We also have Tegan O'Neil's review of the book in question.

Liana Finck draws like someone who has spent a great deal of time unlearning how to draw. She describes the process herself while watching on & off boyfriend Mr. Neutral at work: “When I watch you draw, I get a glimpse of what it would be like – if I could still draw the way I was a kid. If I’d met you when I was younger, I bet I wouldn’t have stopped drawing.” Situated at the beginning of the narrative, that statement lays out a map for much of the territory that follows in Passing for Human, Finck’s memoir of her and her family’s history of strangeness.

“Strangeness” is her word, not mine, used to describe what she refers to a variety of terms. In a section on her father, who seems to have shared a similar or related strangeness, she states, “nowadays, if you don’t know how to act around people, you might be labeled ‘mildly autistic.’” But the book isn’t about labels, and there’s really only one part it’s even mentioned. As she states: “The labels set you apart from the world, but they also give you a place in it. They make you feel more different, but less alone. In those days, though [her father’s youth] there were no labels.”

Meanwhile, elsewhere:

Three straight days stranded for hours on NJ Transit have conspired against my usual thoroughness, but I still have a few links, and will catch up next week.

—News. Jillian Tamaki has been nominated for another Governor General's Literary Award.

—Reviews & Commentary. Charles Hatfield enthuses over L. Nichols' Flocks.

Nichols creates his own vocabulary of visual metaphors and devices even as he traces the story of finding, and declaring, his own best, truest self. His story explores and celebrates the paradoxes of self-in-community, the complex comforts of faith, and what it means to be alienated from the very things that support you, or supported by the very things that alienate you—that is, what it’s like to live a tangled human life among distinct, and in some ways opposed, communities, and how to find grace in that most delicate, ever-shifting position.

Dominic Umile writes about David Sandlin.

Artist David Sandlin had only been in New York City for a couple of years when he was plastering downtown Manhattan’s concrete building facades with graphic silkscreened posters to promote his solo exhibition at Kwok Gallery in 1982. But at that point he’d already won five hundred bucks in an art contest, played a role in a wholly rambunctious countercultural art collective, and worked as a studio hand for Robert Rauschenberg, Buckminster Fuller, and others.

—Interviews & Profiles. The editors of the new print TCJ, Kristy Valenti and RJ Casey, are the latest guests on Inkstuds.

 

He Has Nothing You’ll Want

Today at TCJ, we're pleased to bring you Joe McCulloch, who has returned from SPX with a frenzy in his heart. That frenzy has a cause:

While ostensibly the first part of a continuing series -- published as a slightly-taller-than-square softcover by Chicago's Perfectly Acceptable Press, which excels at daredevil feats of very fancy risograph printing -- Grip stands alone as a remarkable statement, one in which the artist's own hands seem to hold the entirety of American comic book history. If Westvind's Kramers story was wordy, sunburnt and hungover like a horror short running unsupervised off the Charlton press, Grip hearkens back to an even earlier time: it's like a Golden Age comic, its hero manifesting fabulous powers seemingly at random and immediately going about accomplishing mighty feats, because that's what you ought to do. It's a comic that feels like it was born unconcerned with the schematics and the expectations of comics, and therefore occupies itself with demonstrations of bravura sensation - Pure Comics Power.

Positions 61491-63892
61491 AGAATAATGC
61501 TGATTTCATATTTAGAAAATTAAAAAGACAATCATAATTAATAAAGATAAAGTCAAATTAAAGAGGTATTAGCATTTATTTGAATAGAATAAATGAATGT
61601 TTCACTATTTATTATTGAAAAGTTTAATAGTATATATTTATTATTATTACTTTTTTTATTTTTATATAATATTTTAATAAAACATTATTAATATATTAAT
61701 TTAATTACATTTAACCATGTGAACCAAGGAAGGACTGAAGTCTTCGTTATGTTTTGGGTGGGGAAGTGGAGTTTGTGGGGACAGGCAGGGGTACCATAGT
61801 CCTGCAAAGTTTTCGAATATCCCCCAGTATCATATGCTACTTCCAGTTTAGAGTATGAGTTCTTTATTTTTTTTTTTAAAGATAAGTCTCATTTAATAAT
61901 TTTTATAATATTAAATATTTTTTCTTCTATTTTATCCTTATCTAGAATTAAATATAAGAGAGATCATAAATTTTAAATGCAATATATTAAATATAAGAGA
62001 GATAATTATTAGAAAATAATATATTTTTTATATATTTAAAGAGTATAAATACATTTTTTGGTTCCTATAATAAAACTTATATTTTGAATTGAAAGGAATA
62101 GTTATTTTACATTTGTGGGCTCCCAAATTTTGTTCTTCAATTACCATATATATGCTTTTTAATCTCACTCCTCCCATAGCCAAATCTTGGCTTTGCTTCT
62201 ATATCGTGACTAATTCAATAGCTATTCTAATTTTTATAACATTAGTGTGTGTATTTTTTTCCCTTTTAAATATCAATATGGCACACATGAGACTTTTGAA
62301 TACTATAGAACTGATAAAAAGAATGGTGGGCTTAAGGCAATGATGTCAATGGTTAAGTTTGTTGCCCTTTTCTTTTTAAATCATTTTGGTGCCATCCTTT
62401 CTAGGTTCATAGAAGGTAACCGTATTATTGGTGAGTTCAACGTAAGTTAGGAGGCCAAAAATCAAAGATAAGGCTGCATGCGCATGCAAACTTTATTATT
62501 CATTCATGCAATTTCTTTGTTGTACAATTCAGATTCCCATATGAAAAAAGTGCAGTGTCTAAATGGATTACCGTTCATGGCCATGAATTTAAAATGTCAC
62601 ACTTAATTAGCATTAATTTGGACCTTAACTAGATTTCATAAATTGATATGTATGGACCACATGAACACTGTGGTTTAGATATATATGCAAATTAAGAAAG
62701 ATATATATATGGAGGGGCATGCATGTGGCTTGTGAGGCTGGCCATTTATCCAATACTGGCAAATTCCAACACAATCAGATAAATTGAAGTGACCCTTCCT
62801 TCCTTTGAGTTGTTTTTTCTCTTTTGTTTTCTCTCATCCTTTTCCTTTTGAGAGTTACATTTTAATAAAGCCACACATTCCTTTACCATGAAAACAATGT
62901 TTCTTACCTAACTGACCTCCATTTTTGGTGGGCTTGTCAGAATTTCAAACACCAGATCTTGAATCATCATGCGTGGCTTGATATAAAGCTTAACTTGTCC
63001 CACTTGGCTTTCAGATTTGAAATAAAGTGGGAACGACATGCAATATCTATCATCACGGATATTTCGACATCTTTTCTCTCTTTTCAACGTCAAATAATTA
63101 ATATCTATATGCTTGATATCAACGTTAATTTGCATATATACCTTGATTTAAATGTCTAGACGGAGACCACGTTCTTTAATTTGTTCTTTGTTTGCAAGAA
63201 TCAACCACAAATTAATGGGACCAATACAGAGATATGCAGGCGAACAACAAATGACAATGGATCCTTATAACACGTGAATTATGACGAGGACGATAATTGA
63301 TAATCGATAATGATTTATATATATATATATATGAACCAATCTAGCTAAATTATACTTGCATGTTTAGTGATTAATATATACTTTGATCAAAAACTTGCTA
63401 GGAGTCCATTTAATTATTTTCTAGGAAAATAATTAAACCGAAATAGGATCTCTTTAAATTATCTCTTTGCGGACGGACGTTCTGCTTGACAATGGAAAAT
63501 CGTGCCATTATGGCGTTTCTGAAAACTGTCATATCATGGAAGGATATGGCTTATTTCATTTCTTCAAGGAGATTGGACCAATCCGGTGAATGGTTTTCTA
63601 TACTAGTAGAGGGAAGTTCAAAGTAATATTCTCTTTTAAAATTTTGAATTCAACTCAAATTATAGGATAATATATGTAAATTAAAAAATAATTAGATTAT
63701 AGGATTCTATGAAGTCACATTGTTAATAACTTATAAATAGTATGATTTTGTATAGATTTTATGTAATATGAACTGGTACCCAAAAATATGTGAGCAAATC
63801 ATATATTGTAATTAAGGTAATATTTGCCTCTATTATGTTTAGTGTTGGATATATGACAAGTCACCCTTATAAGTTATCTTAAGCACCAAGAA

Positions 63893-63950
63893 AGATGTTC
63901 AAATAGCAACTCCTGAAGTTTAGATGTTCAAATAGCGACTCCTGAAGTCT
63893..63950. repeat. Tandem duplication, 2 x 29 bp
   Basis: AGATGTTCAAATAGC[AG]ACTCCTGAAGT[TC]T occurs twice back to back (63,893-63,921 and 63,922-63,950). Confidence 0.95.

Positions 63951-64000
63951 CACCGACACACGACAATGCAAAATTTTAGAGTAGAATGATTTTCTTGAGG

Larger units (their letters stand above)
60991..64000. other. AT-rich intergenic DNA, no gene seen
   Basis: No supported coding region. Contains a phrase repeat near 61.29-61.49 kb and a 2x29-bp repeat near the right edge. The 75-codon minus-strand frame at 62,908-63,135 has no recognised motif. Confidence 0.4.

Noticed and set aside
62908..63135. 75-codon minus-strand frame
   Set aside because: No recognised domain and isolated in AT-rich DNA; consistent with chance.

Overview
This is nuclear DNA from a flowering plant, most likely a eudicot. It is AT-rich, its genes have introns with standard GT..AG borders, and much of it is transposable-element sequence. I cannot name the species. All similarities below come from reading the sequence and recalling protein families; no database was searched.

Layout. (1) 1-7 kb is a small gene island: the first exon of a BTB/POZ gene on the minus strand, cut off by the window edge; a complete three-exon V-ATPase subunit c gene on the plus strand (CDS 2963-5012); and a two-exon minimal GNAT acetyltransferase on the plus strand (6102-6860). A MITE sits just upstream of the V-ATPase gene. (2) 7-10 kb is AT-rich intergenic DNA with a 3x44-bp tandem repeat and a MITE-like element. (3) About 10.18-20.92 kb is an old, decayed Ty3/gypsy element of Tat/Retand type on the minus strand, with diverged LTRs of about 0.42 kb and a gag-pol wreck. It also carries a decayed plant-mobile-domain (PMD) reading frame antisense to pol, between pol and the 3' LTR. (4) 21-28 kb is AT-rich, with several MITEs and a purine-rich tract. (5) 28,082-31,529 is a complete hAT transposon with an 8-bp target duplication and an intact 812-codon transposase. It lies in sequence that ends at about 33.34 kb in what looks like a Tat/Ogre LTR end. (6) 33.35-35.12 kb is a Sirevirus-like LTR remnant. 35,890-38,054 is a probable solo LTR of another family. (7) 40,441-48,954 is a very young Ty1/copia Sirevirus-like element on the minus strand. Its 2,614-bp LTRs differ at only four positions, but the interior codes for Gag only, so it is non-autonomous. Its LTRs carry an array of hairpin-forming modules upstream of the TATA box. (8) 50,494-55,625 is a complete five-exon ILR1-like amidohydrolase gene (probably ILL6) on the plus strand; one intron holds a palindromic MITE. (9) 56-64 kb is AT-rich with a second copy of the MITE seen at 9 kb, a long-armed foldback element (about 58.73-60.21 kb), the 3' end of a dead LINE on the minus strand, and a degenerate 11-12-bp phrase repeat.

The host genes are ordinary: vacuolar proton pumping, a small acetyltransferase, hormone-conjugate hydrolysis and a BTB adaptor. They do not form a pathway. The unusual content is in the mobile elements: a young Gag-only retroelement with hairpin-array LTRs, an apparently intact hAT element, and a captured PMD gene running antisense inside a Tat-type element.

The Guardian goes long on Berlin, Anne Frank and Nora Krug's new one. It's Ger-mania!

Berlin isn’t the only new comic to take on Germany and its wartime politics. This autumn also sees the publication of a graphic novel version of Anne Frank’s Diary adapted by Ari Folman and illustrated by David Polonsky, the Israeli pair best known for the 2008 Oscar-nominated film, Waltz With Bashir; of the remarkable Heimat, a memoir by Nora Krug, a German-American illustrator who teaches at the Parsons School of Design in New York; and of The Three Escapes of Hannah Arendt, a biography of the German-born Jewish philosopher by Ken Krimstein, a Chicago academic whose cartoons have appeared in the New Yorker. Is this a coincidence or does it have a wider significance? Though he has not yet read the other books, Lutes believes it does. “It’s so interesting,” he tells me. “On some profound level, we are all connected to this deeper thing. We are all processing, consciously or subconsciously, our world and having tapped into something that’s in the air, our books have bloomed simultaneously.”

Julia Alekseyeva also goes long, but her focus is on Tom Kacyznski's Cartoon Dialectics series.

In the volumes, Kaczynski frequently returns to a critique of modern life. In the tradition of theorists such as aesthetic philosopher Walter Benjamin and cultural theorist Jean Baudrillard, Kaczynski considers both the wonders of modernity and the despair of late capitalism. Subjects in Cartoon Dialectics are frequently isolated from others, trapped in a metaphorical (or literal) dystopia. It takes a glitch in the system—an ecological catastrophe, a blackout—for them to find meaning.

Rocko Jerome has that Olivia Jaimes coverage you need regarding the cartoonist recent panel at CXC

Olivia spoke about how the function of Nancy as a comic is problem solving. There’s a challenge of some kind, and Nancy has to find a way to overcome it. She said that one of her favorite Bushmiller strips was the one where Nancy shifts the whole panel to straighten a picture on the wall (Which I know that I’ve seen, but now can’t find to show you).

-She’s into Sudoku and said that a lot of the same principles of that applied to the layouts of Nancy.

-She mentioned that Nancy and Sluggo’s relationship is quite platonic. Words to the effect of “People ship them hard…they’re eight.”